A look at the good (Hail!) and bad (Fail!) from the Redskins’ 47-16 loss to the Cowboys on Sunday at AT&T Stadium.

Hail: Ch-ch-ch-ch-changes

The game was secondary to the speculation about the shake-up that was expected to take place in the Redskins’ front office on Monday. Video of Redskins president Bruce Allen walking past owner Daniel Snyder and out of AT&T Stadium after the loss was analyzed more than any highlight from the actual contest.

“I’ll talk to you guys tomorrow,” Allen said, when a reporter asked about his future.

It turns out Allen was walking a go route, not a comeback. Snyder released a statement on Monday morning saying Allen’s 10-year run with the organization was over. Meanwhile, former Carolina Panthers coach Ron Rivera was scheduled to meet with the Redskins amid the belief that he would be named the team’s next coach.

Fail: Skintangibles

Redskins radio voice and senior vice president Larry Michael made a “big announcement” when he (incorrectly) picked the winner of Sunday’s game during his regular Friday segment on “Redskins Nation."

“For the last time ever, for the last time ever, Skintangibles,” Michael said after assigning check marks to denote which team had the advantage on offense, defense and special teams. “Skintangibles in 2020, gonna be eliminated. Erase it from your vocabulary."

Michael renamed the intangibles category “Skintangibles” during the 2015 season. In the five years since, he’s always given Washington the edge in “Skintangibles." According to Richmond Times-Dispatch sports editor Michael Phillips, the Internet’s preeminent Skintangibles historian, the Redskins went 32-41-1 since the term was introduced. They were 62-100-1 under Allen.

“Ehh, maybe they’ll come back,” Michael said Friday, leaving open the possibility that he’ll change his mind. “Put it here. Redskins win this game in a thriller to wrap up the regular season with a win at Dallas.”

Hail: The No. 2 pick

The Dolphins’ surprising win over the Patriots earlier in the day meant the Redskins took the field against the Cowboys guaranteed to pick no lower than fourth in next year’s NFL draft. Washington could clinch the No. 2 pick with a loss to Dallas, their due reward for a dismal season. Mission accomplished. The Bengals, who closed their 2-14 season with a win over the Browns, will pick first. After that, Washington will be on the clock.

Fail: Washington’s pass defense

No Redskins unit was hit harder by injuries this season than the team’s secondary, and it showed against the Cowboys. Maurice Smith, who was promoted to the active roster from the practice squad before last week’s game against the Giants, started at safety alongside Jeremy Reaves, who played primarily on special teams this year. Smith suffered a concussion in the first quarter and did not return. His replacement, Kenny Ladler, who was signed two days ago, had a rough afternoon, which included being on the receiving end of a Prescott stiff-arm. Cornerbacks Coty Sensabaugh, Kayvon Webster and Aaron Colvin were no match for the Cowboys’ passing attack. Michael Gallup caught five passes for 98 yards and three second-half touchdowns, while Amari Cooper had four catches for 92 yards. Randall Cobb triggered a $250,000 incentive in his contract with his five-catch game, bringing him to 55 receptions for the season.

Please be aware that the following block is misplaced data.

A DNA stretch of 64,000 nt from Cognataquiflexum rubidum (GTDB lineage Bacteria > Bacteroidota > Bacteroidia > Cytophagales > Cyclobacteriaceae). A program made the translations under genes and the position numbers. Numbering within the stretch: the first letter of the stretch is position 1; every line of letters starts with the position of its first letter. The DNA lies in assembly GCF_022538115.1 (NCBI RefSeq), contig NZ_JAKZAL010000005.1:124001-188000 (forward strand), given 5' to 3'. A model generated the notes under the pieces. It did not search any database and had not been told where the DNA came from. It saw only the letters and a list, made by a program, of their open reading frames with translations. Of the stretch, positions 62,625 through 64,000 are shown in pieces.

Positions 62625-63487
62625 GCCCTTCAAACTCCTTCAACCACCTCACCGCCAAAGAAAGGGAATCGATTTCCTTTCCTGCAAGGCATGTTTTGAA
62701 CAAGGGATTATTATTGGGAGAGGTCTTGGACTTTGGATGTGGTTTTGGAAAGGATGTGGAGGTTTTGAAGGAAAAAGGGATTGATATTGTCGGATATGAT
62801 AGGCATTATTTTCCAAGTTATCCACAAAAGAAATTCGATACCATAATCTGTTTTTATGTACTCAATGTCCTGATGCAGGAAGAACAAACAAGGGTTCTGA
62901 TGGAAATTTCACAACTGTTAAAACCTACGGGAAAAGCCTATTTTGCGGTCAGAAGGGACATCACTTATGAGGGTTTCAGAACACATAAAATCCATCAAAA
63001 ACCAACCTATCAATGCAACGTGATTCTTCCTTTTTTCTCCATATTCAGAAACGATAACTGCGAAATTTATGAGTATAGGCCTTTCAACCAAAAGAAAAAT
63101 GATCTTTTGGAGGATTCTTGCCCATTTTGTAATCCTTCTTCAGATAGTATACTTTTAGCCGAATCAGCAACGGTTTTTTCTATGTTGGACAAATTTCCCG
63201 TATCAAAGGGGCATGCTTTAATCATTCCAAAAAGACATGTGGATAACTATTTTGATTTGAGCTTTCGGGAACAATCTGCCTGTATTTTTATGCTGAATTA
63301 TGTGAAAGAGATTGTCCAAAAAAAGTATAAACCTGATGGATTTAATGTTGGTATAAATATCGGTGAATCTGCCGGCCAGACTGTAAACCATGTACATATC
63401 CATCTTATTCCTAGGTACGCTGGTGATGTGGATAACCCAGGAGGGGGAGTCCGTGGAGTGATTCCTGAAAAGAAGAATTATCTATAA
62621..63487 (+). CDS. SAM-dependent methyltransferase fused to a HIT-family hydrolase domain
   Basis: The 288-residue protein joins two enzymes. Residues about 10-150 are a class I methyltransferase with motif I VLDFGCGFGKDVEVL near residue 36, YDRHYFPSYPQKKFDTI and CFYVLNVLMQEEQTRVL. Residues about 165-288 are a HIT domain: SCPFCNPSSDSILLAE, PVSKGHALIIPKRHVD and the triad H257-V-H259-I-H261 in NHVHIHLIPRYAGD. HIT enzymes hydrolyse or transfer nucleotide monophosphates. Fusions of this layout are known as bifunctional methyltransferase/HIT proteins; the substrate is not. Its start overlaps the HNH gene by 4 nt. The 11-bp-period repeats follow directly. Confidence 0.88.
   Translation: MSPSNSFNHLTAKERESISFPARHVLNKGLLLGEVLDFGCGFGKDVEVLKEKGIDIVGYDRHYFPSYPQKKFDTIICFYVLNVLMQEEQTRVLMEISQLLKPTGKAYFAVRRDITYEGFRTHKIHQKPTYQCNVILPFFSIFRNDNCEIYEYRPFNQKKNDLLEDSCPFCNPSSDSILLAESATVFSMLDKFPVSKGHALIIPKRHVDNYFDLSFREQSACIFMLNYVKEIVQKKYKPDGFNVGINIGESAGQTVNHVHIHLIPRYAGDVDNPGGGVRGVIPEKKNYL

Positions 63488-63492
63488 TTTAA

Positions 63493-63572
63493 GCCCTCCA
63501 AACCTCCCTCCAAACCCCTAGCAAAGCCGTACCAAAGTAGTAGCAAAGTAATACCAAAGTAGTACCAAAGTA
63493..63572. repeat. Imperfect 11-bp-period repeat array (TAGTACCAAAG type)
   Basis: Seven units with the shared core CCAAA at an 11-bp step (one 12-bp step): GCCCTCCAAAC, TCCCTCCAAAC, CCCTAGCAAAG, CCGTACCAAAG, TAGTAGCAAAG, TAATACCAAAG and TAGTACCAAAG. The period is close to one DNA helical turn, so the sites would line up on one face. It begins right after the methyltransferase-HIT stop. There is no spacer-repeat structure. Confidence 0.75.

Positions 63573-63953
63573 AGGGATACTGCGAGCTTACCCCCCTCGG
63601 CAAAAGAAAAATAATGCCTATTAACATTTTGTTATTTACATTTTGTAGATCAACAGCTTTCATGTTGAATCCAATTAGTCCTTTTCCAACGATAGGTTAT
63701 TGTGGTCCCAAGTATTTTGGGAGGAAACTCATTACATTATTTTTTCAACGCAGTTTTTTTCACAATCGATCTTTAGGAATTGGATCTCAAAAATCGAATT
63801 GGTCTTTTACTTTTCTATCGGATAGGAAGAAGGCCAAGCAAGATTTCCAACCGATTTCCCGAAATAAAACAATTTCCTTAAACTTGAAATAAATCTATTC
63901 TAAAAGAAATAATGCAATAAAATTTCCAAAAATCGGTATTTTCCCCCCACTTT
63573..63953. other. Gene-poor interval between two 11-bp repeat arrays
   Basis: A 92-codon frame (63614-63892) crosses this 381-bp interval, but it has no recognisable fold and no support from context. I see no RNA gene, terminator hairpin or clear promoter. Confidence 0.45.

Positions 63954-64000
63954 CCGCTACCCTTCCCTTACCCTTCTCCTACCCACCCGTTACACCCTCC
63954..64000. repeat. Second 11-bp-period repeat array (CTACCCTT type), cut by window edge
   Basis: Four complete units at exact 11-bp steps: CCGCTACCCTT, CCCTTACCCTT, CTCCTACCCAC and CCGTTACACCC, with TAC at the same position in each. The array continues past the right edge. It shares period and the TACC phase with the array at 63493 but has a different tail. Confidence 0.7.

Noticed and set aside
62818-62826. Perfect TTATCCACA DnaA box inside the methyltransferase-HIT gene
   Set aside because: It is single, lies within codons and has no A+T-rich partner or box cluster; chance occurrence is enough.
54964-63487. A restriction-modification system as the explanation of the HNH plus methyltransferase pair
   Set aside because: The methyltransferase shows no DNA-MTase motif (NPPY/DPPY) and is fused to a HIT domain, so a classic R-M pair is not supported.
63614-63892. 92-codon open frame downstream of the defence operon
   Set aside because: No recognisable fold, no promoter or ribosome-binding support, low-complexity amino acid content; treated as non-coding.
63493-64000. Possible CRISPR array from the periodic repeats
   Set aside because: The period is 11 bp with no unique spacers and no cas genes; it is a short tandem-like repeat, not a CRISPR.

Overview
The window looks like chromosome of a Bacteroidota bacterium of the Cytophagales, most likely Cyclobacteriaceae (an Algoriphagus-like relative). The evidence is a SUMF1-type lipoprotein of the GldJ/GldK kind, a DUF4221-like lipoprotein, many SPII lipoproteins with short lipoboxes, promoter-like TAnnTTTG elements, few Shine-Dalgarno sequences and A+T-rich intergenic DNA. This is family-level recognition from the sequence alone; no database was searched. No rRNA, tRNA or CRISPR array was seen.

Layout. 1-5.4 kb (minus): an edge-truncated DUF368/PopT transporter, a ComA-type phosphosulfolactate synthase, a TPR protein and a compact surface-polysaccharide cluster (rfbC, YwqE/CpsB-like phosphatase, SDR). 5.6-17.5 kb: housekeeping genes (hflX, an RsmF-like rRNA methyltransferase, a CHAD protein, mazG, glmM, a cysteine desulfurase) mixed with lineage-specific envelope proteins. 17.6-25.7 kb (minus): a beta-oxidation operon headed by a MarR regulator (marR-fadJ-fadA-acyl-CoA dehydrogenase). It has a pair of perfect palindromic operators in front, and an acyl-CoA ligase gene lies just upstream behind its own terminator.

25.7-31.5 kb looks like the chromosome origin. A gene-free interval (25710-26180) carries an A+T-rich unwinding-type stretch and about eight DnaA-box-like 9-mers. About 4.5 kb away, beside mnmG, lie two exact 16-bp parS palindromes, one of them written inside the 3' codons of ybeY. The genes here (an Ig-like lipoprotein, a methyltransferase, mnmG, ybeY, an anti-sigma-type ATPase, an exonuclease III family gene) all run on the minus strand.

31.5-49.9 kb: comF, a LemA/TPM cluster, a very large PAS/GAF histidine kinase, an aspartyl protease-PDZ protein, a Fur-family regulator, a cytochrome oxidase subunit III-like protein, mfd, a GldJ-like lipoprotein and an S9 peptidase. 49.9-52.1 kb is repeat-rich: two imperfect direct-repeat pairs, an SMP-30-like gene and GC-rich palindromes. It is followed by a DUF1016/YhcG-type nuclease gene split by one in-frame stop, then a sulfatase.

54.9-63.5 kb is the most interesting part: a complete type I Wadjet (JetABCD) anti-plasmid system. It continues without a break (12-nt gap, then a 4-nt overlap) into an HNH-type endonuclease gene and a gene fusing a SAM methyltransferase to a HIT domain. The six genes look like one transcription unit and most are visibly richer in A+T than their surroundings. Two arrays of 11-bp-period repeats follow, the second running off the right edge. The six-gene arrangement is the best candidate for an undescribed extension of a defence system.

Hail: Montez Sweat

Sweat was a nonfactor early in the season after the Redskins took the former Mississippi State star with the No. 26 overall pick in this year’s draft, but he quietly put together a solid rookie campaign. There was nothing quiet about Sweat’s performance on Sunday, including one series in the second quarter when he had a tackle for a loss, a sack and forced an incompletion by getting in Dak Prescott’s passing lane on three consecutive plays. Sweat had a forced fumble and a sack earlier in the game. He finishes the year with seven sacks, the fourth-most by a rookie in Redskins history.

Fail: Third-down conversions

The Redskins were 1 for 12 on third down. The Cowboys were 8 for 15. That’s a recipe for a 31-point loss. #Skintangibles.

Hail: Kickers

Dustin Hopkins and former Redskins kicker Kai Forbath combined to make all seven of their field goal attempts. Forbath was 4 for 4 on Sunday, and a perfect 10 for 10 for the Cowboys after being signed to replace Brett Maher earlier this month. Hopkins finished the season 22 of 27. All of the field goals in Sunday’s game contributed to a rare final score that has happened only one other time in NFL history. The Houston Oilers beat the Oakland Raiders by the same tally 58 years ago.

Fail: Dallas’s playoff dreams

The Cowboys handled their own business Sunday, but their hopes of winning the NFC East also depended on the Giants beating the Eagles. Philadelphia avoided the upset and clinched the division with a 34-17 road win. Dallas may have swept the season series against the Redskins, but both teams will be home in January. By Monday afternoon, the Cowboys could be looking for a head coach to replace Jason Garrett.

Read more on the Redskins: